Consider this your launch pad if you’re a veteran eager to venture into the agile and lean environment. The focus here is on Scrum, Kanban, SAFe®, and more, along with a deep dive into the Disciplined Agile (DA) toolkit. This is a customizable toolkit designed to adapt your approach to the unique challenges of your project—it’s akin to charting your course in the agile landscape. Think of it as your compass for making savvy, informed decisions with a solid grasp of your options and the associated trade-offs. You’re a prime candidate if you have between 0-3 years of agile experience. The entry requirements are intentionally accessible: a 2-day DASM™ training from a Disciplined Agile™ partner sets you on the path, with no formal education or prior experience required. The certification exam is a convenient online format—a 90-minute test with 50 multiple-choice questions. To maintain this certification, a modest commitment of earning 7 PDUs in agile topics per one-year cycle is all that’s required.

"Person drawing interconnected cogs labeled with various stages of project development like test, design, and deploy, illustrating workflow."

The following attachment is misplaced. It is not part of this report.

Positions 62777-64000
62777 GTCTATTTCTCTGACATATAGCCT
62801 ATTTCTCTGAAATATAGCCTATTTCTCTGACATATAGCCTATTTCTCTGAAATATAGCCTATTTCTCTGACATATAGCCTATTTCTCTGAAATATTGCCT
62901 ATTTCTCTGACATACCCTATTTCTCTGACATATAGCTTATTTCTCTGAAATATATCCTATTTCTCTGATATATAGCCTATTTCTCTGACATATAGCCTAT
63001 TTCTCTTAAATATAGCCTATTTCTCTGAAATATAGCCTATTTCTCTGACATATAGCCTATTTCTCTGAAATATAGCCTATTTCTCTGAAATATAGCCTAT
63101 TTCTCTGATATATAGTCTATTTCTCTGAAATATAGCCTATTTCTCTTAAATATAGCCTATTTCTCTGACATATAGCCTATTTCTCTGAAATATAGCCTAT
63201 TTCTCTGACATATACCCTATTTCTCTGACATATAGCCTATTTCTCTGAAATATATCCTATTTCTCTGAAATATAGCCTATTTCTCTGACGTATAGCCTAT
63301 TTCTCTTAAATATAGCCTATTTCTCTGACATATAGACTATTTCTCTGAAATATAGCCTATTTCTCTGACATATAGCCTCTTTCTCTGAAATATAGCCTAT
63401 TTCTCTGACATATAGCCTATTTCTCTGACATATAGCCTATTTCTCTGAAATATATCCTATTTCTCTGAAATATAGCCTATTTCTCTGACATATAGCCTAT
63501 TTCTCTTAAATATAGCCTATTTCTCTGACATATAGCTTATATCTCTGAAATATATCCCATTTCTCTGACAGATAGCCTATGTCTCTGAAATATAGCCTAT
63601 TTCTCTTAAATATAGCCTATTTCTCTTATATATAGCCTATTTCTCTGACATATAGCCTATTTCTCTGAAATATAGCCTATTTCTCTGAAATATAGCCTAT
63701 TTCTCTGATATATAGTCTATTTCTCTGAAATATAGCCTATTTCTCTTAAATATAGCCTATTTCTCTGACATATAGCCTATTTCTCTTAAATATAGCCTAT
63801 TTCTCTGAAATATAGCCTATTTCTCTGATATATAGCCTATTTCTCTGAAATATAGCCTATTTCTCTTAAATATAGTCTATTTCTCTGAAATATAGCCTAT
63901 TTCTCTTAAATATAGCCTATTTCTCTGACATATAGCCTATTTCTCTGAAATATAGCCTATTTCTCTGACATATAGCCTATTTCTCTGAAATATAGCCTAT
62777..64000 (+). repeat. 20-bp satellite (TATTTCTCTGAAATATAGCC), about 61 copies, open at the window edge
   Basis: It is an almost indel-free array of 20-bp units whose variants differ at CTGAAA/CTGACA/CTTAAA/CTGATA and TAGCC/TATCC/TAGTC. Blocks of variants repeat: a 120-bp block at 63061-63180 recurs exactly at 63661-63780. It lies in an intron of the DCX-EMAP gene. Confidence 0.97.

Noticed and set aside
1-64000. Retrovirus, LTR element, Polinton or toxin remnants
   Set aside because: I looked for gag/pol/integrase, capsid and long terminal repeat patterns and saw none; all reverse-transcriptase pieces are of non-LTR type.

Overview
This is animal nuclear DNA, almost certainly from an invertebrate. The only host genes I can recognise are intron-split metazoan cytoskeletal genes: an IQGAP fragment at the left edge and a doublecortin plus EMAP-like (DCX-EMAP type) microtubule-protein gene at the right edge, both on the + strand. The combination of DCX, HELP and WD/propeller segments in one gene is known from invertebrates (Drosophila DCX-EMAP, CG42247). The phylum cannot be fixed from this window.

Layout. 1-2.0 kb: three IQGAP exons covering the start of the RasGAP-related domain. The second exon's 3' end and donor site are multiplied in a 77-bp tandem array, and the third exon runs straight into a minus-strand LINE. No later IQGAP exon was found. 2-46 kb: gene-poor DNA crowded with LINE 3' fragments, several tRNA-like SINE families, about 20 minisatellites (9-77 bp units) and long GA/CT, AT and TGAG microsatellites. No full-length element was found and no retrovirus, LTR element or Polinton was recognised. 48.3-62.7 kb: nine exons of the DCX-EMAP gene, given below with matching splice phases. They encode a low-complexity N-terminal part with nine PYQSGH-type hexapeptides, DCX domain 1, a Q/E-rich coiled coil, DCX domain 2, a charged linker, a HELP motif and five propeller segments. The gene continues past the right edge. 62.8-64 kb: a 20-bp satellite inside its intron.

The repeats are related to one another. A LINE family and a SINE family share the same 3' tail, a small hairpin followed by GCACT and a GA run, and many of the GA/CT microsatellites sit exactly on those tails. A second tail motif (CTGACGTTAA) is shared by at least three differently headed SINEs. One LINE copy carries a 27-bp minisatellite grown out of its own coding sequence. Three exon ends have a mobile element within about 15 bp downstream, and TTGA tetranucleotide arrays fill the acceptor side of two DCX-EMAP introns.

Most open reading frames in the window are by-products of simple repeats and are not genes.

PMI-Agile Certified Practitioner (PMI-ACP®)

If you’re a veteran actively engaging with agile methodologies and have hands-on experience as part of an agile team, consider solidifying your skills with the PMI-ACP certification. This certification acknowledges your expertise across various agile approaches, including Scrum, Kanban, Lean, extreme programming (XP), and time-driven development (TDD). It’s designed to underscore your adaptability and mastery, not box you into a single framework. This certification is a prime target for those with 1-3 years of project or program management experience. You’re eligible whether you have a high school diploma or a Bachelor’s degree. You will need 21 contact hours of agile training, 12 months of general project experience within the last five years, and eight months of agile project experience within the previous three years. If you already hold a PMP® or PgMP®, that satisfies your general project experience requirement. The exam is a concentrated 3-hour test with 120 multiple-choice questions. You’ll need to earn 30 PDUs every three years to maintain this certification.

"Focused business professionals analyzing and discussing over clear glass board with colorful memo notes."

Disciplined Agile Senior Scrum Master (DASSM™)